The Near Earth Asteroid Rendezvous, or NEAR, was the first space probe to orbit and perform an in-depth investigation of an asteroid and then safely land on it.
The mission was designed to answer many fundamental questions about the nature and origin of asteroids, which are of great interest both because of their potential for colliding with Earth and for the clues they hold about the formation and evolution of our solar system.
The spacecraft was renamed NEAR Shoemaker to honor Dr. Eugene M. Shoemaker, the renowned geologist who influenced decades of research on the role of asteroids and comets in shaping the planets.
Dr. Andrew Cheng
The NEAR mission was managed by the Johns Hopkins University Applied Physics Laboratory (APL), in Laurel, MD. The Project Scientist was Dr. Andrew Cheng of APL. The spacecraft was designed and built at APL.
NEAR Shoemaker captured this movie from orbit 125 miles above Eros. Covering a full rotation of the 21-mile-long asteroid, it opens at one of Eros' battered ends and sweeps over the depression named Himeros. The sequence then includes a view of a large boulder patch before swinging over the opposite end and providing a stunning view of a sunset inside Psyche, the asteroid's large, 3-mile impact crater.
NEAR Shoemaker's multispectral imager (MSI) captured these images during the spacecraft's controlled descent to Eros. Starting from 3 miles above the surface, the camera moves over cracked and jagged rocks, boulder patches, craters filled with dust and debris, and mysterious areas where the surface seems to have collapsed. The final frame, taken 422 feet above Eros, shows features a few inches across.
Diagram showing location of NEAR science instruments.
NEAR’s primary target was asteroid 433 Eros, the second largest of the “near-Earth asteroids” whose orbits cross that of Earth's. NEAR’s payload of six highly specialized instruments each contributed in different ways to accomplish the mission objectives:
• Measure shape, mass, density, gravity field, magnetic field, and spin state
• Determine elemental and mineralogical composition
• Identify physical, geological and morphological characteristics
In this montage, asteroid Mathilde (at left) and Eros are shown at the same scale. Mathilde is 35 miles across, and Eros is 21 miles long, 8 miles wide. Mathilde's brightness is greatly exaggerated for viewing purposes -- it's actually six times darker than Eros, with about the same reflectivity as soot.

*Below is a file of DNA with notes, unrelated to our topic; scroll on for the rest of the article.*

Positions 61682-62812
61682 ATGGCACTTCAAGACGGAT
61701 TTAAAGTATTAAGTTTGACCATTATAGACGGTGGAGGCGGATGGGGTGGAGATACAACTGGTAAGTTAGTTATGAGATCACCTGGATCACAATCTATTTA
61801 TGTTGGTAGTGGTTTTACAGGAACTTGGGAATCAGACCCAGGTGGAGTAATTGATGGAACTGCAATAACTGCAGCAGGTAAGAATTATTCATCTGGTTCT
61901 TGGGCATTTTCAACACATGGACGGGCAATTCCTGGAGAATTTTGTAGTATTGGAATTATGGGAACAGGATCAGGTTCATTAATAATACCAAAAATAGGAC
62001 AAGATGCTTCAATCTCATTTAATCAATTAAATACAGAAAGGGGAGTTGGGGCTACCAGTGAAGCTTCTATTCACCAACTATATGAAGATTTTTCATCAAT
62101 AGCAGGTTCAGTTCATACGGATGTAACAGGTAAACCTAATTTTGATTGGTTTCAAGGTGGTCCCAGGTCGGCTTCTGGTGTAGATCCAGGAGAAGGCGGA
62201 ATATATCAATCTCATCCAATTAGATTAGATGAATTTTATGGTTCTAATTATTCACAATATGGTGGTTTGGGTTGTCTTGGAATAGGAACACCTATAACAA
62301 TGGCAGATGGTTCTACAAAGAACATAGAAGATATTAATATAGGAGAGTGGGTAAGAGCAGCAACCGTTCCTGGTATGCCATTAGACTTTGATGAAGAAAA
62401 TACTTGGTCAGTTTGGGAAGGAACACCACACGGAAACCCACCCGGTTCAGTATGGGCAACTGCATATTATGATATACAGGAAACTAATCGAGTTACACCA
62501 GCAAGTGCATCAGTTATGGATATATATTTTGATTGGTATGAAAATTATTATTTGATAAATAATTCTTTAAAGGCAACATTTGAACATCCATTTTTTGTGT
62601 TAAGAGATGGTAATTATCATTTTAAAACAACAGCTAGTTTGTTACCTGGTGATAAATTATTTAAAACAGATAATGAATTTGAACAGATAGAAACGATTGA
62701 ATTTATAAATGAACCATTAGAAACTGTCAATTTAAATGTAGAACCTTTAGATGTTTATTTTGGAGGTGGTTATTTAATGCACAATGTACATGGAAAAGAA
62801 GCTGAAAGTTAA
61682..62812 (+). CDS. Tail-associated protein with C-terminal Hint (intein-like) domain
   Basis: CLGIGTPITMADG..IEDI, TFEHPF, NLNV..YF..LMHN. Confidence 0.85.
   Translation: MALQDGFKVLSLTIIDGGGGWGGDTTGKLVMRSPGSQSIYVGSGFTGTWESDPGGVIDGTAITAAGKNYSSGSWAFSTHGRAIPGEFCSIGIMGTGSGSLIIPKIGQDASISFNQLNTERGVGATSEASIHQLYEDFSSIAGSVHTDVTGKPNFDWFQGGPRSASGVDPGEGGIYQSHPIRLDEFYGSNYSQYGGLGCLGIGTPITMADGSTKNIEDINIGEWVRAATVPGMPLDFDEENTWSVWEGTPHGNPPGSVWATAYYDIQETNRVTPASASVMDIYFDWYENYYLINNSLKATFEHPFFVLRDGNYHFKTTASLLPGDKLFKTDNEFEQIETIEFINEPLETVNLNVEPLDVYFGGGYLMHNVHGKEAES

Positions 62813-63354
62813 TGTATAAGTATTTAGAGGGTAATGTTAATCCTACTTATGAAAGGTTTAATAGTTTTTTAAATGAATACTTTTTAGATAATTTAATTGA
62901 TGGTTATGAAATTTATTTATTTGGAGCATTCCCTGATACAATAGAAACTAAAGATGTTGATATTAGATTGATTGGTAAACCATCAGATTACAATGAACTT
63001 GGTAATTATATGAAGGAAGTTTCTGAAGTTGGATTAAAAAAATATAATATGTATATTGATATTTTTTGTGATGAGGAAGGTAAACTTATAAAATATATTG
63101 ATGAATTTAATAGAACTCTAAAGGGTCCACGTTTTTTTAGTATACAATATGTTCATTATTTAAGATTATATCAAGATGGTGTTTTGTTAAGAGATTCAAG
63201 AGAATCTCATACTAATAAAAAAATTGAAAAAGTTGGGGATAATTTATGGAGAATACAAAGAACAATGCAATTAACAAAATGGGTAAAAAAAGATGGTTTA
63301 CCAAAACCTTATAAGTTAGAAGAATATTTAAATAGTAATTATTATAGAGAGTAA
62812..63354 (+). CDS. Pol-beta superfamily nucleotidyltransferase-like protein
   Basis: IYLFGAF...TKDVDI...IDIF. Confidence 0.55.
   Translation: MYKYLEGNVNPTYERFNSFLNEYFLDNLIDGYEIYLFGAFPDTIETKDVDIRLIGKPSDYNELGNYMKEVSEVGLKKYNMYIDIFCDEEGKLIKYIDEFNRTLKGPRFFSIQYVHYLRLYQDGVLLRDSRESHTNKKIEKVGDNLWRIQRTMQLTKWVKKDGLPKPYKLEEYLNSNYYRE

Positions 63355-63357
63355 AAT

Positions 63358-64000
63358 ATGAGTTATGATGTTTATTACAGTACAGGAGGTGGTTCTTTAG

The NEAR mission launched on February 17, 1996, aboard a Delta II rocket from Cape Canaveral Air Force Station, Florida. As the first Discovery Program mission launch, NEAR led the way with a new paradigm for planetary missions that could be designed and built within cost and schedule constraints, minimizing risk and maximizing science capability.
On the way to Eros, NEAR flew past the main-belt asteroid 253 Mathilde, providing the closest view of an asteroid to date and the first look at a C-type asteroid, the dark, carbon-rich, most common type. On June 27, 1997, hurtling through space at 22,000 mph, NEAR flew within 750 miles of the highly cratered Mathilde, taking images and measurements for 25 minutes – the first Discovery science data return.
NEAR entered into a year-long orbit around Eros on February 14, 2000. The spacecraft circled 21-mile-long potato-shaped space rock at altitudes from 2 to 35 miles, revealing it to be much more exciting and geologically diverse than scientists had expected.
One of the most striking features on Eros' surface is the abundance of very large boulders. This image of the saddle region from a range of 125 miles shows a particularly boulder-rich area. Many of the huge rocks are 164 feet or more in diameter. They are believed to be fragments of Eros' native rock, shattered over the eons by formation of impact craters.